...I stayed silent because I don’t even know the city anymore. Now, areas are identified as “the one with the crater where the missile exploded”, or “the street with the ravaged houses”, or “the little house next to that one where that family was killed”.

The looting and killing of today has changed from the looting and killing in April. In April, it was quite random. Criminals were working alone. Now they’re more organized than the CPA (Coalition Provisional Authority) and the troops combined. No one works alone anymore- they’ve created gangs and armed militias. They pull up to houses in minivans and SUVs, armed with machineguns and sometimes grenades. They barge into the house and demand money and gold. If they don’t find enough, they abduct a child or female and ask for ransom. Sometimes the whole family is killed- sometimes only the male members of the family are killed. ...

Good to find another insider view. Sure, parts of it are probably skewed, and not all the facts are checked, but that's no different than the filtered junk (mostly written by the Pentagon press corps) we get from CNN and Fox, is it?

This entry has a lot of good stuff. The site's definitely worth a bookmark.


Life's too short to drink cheap wine,
but if it's just inexpensive, I don't mind. Had another bottle of Parallèle “45” Côtes du Rhône from Paul Jaboulet Aîné last night. It's really tasty – a lighter red with a bit of a spark – especially if you let it breathe for about an hour before you start drinking.

In fact, most reds really do become a lot more magical, if you let them "open up" for at least an hour. We got an inexpesive wine decanter (improperly labeled a caraffe) at Crate and Barrel. It looks something like an hourglass that's had most of the top part sawed off. The wide bottom exposes more of the wine's surface to the air, promoting the oxidation that makes the wine come alive.

Another good, inexpensive red we had recently – 2000 Roc du Bel Air Bordeaux Supérieur. It's 40% Merlot, 35% Cabernet Sauvignon, and 25% Cabernet Franc. This and the Côtes du Rhône were about $10 each, and so much better than those cloying generic reds that are often around the same price point. Yup, they're both French. Got a problem with that? Cheers. Drink what ya like...

The 2000 wines from France are rated an especially good vintage, and there are rumors that some of the producers are mixing in as much left-over 1999 as they can get away with, to take advantage of the hype.


Victim of their own success is taking no more new subscribers, until they can get a handle on some bandwidth issues.


The decision, already in effect, has not been made public. It is being treated as a "new interpretation" of existing law, according to the memo, which was obtained by USA TODAY. As such, no public comment was required.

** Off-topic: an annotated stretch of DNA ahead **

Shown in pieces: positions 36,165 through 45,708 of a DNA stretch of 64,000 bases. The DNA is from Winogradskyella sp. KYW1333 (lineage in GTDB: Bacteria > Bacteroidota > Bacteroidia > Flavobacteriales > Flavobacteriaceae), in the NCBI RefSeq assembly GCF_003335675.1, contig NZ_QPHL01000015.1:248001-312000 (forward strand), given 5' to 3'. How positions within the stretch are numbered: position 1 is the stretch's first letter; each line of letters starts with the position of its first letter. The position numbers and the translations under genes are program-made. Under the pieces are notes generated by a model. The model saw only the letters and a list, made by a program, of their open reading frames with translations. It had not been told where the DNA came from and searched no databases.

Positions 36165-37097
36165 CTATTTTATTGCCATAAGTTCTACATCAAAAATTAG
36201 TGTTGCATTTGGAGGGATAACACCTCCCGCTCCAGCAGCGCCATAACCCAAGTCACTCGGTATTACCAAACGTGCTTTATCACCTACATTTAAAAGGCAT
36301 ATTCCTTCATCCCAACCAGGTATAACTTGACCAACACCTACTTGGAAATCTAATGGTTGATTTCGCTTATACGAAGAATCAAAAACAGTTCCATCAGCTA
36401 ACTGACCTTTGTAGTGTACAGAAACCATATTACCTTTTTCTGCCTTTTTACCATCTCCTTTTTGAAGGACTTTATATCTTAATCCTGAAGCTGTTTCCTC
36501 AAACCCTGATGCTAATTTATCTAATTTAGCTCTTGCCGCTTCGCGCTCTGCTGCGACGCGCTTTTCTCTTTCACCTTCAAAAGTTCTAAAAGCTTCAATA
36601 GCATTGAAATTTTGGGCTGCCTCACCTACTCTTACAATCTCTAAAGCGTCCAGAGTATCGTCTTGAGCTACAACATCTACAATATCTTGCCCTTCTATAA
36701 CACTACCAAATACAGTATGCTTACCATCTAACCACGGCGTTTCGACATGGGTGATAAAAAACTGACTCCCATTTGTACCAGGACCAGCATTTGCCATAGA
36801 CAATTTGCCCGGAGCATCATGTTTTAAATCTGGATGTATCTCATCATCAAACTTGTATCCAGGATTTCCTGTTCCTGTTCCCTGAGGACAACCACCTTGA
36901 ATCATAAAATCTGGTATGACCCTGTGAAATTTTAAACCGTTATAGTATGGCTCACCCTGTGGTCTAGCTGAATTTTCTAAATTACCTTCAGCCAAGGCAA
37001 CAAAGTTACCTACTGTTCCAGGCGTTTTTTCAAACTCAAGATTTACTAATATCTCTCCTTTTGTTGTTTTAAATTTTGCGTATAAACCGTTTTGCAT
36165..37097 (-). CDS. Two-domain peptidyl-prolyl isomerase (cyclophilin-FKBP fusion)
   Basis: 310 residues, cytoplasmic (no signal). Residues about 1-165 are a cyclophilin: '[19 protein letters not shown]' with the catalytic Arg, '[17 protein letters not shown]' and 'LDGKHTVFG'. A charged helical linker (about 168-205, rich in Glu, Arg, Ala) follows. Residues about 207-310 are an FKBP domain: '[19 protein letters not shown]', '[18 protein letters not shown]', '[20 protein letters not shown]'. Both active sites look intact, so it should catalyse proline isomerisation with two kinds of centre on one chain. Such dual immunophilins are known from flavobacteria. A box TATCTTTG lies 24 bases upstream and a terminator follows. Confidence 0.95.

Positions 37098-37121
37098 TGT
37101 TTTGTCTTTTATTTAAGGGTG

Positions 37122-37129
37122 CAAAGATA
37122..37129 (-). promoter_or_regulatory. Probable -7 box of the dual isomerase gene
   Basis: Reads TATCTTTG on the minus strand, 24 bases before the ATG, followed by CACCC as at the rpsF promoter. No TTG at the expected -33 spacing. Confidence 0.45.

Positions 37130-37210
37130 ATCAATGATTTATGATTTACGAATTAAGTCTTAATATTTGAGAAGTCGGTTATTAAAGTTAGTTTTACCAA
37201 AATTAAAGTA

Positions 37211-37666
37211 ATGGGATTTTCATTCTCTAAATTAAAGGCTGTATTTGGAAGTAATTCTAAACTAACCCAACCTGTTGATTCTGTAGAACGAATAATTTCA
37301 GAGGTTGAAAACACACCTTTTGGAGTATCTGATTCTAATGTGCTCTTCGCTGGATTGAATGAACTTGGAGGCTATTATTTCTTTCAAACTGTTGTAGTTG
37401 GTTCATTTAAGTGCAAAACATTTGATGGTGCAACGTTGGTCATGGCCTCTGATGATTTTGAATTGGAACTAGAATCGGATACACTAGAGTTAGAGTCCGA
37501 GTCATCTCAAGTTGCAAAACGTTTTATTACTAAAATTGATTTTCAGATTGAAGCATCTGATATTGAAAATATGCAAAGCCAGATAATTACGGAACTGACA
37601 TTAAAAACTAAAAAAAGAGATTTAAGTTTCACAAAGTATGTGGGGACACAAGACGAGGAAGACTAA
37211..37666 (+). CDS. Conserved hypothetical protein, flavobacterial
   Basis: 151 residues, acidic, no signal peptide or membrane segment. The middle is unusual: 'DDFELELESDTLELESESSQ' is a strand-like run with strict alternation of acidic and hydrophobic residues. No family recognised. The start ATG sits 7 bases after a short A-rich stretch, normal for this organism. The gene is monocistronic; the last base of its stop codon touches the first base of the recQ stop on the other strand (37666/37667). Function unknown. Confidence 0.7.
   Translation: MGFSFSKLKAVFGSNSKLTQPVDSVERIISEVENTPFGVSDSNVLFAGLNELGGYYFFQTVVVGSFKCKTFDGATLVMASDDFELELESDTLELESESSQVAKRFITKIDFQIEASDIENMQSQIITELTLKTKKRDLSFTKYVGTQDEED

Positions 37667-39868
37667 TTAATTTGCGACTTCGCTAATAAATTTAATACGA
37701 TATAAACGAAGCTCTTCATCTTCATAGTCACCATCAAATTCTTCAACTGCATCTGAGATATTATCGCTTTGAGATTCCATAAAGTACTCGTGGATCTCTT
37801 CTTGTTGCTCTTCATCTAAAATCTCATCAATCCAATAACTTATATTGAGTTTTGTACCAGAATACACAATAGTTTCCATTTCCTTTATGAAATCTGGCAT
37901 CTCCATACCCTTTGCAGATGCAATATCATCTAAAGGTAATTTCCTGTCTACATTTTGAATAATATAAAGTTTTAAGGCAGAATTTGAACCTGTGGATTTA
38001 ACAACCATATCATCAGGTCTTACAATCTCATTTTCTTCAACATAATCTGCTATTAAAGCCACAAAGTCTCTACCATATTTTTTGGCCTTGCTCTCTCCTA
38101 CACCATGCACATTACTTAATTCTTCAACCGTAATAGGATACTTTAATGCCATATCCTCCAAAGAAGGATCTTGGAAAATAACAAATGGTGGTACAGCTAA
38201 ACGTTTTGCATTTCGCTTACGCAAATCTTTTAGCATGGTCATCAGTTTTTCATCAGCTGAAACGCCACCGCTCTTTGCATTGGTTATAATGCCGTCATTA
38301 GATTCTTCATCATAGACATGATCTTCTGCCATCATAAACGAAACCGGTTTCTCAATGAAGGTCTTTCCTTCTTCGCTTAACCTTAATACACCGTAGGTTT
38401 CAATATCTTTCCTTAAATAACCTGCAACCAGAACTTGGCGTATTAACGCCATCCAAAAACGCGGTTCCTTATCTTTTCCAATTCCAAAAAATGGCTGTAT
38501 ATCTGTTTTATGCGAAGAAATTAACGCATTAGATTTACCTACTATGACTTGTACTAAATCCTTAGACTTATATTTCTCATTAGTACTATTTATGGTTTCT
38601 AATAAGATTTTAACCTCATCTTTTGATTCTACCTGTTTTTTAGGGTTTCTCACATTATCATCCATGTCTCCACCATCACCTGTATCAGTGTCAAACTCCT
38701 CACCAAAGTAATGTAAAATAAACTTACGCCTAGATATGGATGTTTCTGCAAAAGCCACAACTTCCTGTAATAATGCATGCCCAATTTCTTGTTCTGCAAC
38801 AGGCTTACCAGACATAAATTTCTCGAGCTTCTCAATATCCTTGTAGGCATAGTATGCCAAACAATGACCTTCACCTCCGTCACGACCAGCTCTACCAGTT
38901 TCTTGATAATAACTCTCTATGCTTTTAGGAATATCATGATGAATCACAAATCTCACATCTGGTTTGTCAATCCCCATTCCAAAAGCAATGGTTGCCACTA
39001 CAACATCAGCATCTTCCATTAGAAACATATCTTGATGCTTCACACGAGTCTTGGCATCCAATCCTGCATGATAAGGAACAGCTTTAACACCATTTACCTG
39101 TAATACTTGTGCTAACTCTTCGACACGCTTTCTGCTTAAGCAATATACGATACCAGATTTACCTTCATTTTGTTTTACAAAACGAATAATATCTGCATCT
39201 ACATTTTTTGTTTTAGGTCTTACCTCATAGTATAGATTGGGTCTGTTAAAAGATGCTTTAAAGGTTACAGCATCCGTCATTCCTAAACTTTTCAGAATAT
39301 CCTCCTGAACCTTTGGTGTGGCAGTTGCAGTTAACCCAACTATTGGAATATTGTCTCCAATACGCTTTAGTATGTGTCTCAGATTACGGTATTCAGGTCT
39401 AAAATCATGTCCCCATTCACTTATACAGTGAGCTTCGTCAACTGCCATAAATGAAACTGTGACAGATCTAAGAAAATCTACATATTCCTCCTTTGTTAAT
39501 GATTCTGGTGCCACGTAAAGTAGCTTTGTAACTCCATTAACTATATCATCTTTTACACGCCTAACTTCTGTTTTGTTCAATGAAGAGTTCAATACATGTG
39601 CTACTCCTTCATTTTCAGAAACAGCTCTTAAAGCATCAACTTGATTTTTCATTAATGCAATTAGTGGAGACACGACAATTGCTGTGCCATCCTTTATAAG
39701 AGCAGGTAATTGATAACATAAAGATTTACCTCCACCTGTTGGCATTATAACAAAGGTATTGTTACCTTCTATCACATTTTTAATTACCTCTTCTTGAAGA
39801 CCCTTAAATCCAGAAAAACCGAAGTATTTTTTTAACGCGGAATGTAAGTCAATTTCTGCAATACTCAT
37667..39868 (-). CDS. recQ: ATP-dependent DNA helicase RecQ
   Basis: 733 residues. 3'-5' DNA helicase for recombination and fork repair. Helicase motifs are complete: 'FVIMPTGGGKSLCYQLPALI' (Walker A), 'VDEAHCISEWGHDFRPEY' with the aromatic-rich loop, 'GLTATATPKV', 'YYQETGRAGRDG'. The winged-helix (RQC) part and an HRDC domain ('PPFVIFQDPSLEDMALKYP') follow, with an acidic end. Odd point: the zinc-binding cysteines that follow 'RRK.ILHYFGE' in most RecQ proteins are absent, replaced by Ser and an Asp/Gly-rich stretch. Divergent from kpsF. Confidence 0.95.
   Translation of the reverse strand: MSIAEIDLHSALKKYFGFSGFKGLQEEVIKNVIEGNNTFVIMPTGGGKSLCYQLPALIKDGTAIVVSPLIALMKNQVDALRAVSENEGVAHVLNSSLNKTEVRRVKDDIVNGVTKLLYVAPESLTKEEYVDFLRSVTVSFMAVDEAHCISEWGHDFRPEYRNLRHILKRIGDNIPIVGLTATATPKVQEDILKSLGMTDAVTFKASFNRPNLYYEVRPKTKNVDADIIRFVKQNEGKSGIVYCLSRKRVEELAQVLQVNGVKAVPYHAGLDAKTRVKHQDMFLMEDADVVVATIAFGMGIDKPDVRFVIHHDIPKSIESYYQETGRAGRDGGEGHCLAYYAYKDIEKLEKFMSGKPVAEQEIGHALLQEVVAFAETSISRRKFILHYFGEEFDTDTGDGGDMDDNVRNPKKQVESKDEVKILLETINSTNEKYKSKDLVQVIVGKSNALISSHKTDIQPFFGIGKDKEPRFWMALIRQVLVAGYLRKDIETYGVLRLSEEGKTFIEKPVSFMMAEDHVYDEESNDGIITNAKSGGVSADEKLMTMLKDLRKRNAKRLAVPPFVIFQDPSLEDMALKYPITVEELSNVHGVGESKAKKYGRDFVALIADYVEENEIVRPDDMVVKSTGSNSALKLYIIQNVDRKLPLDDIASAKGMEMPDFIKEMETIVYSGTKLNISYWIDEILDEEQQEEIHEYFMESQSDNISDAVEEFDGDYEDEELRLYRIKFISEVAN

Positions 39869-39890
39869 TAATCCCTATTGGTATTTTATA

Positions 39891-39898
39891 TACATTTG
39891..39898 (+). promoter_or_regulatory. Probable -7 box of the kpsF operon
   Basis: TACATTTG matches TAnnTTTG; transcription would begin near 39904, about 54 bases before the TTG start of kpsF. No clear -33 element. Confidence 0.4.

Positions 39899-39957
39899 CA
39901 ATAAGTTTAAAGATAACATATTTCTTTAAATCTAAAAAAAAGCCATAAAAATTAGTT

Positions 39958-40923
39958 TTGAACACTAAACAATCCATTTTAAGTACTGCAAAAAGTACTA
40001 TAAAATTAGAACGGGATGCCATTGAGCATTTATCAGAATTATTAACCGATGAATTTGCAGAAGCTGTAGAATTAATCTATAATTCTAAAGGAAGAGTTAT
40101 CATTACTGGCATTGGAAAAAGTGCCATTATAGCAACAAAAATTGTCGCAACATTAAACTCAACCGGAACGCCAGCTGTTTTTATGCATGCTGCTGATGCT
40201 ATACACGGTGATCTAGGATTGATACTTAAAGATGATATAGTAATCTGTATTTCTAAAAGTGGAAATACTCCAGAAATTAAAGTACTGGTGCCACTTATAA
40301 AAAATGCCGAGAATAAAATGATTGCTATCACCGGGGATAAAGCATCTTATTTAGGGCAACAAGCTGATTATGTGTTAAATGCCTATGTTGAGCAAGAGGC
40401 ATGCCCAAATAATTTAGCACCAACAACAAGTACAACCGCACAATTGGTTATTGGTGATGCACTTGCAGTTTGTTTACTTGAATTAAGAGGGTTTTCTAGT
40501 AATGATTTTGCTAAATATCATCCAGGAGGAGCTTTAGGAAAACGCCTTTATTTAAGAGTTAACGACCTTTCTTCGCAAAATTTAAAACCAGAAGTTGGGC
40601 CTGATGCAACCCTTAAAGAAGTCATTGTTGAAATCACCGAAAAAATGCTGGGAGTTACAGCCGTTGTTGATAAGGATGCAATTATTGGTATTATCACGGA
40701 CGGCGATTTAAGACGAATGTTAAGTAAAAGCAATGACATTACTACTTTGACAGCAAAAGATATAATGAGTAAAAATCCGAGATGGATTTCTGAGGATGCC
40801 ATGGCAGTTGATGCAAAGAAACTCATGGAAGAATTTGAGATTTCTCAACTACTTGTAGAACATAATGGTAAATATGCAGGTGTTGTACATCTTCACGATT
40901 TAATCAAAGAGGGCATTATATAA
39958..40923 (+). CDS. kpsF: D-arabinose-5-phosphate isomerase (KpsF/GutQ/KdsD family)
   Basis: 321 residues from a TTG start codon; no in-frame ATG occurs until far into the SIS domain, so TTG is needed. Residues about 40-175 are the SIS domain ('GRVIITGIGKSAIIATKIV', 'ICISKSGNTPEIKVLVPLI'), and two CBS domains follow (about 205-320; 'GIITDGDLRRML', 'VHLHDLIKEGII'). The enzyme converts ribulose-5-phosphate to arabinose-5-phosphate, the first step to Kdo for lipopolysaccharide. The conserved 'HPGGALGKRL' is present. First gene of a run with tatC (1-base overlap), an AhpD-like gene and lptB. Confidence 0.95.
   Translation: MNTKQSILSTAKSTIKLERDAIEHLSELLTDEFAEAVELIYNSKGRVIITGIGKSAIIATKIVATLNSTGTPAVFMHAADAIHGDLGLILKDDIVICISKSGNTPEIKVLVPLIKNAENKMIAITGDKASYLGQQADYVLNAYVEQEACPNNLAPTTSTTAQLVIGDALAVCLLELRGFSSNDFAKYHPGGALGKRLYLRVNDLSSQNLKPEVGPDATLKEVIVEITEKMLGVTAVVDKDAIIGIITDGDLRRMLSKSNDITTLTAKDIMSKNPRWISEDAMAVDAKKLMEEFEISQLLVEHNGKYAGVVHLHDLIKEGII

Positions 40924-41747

What decision? The decision to lift a 25-year-old ban on selling sites contaminated with PCBs. The law was re-interpreted to make it easier to sell property before it's properly cleaned up, the theory being that some property has been stuck in limbo because the owners couldn't afford to clean it up...

But the EPA already allowed its regional offices to waive the ban on selling PCB-contaminated land when a buyer is willing to clean it up. Regional officials say that process slowed the transfer of a few properties but generally worked.

Q: What happens to the materials that are removed from contaminated sites? Are they dumped together somewhere else to form another, larger, contaminated site? Or, are they burned, releasing who knows what into the atmosphere?

Brought to you by Bush & Co. – Bend over. We'll drive.


The man burns in 366 days.
I've never been to Burning Man. The idea is fascinating. Here's one man's experience, including VR panoramas, and an article from Wired. I'll have to go, at least once. Maybe next year?

[ link | e-me ]

Tuesday, September 02, 2003
3:40 PM      

A blonde girl walks into a drapery store. She tells the salesman:

"I'd like to buy a set of pink curtains for my computer screen."

Surprised, the salesman replies:

"But, madam, computers don't need curtains!?"

To which the blonde says:

"Um, Helloooo!....
I've got WINDOWS !!!!!!!!!!!!!!! 


Street scene in SoHo


Monday was the annual West Indian Day parade in Brooklyn, but Saturday was the kiddies' parade – which had much better weather than the adult parade this year.


Before the kiddie parade, we took in a bit more of the Brooklyn Botanic Garden.The water lilies were past their peak, but very interesting.

... not that water lilies were the only thing in bloom.


Isn't it ironic...


Yowsah! Monday, I start the Fast Track to ColdFusion course. I'm definitely looking forward to this...

[ link | e-me ]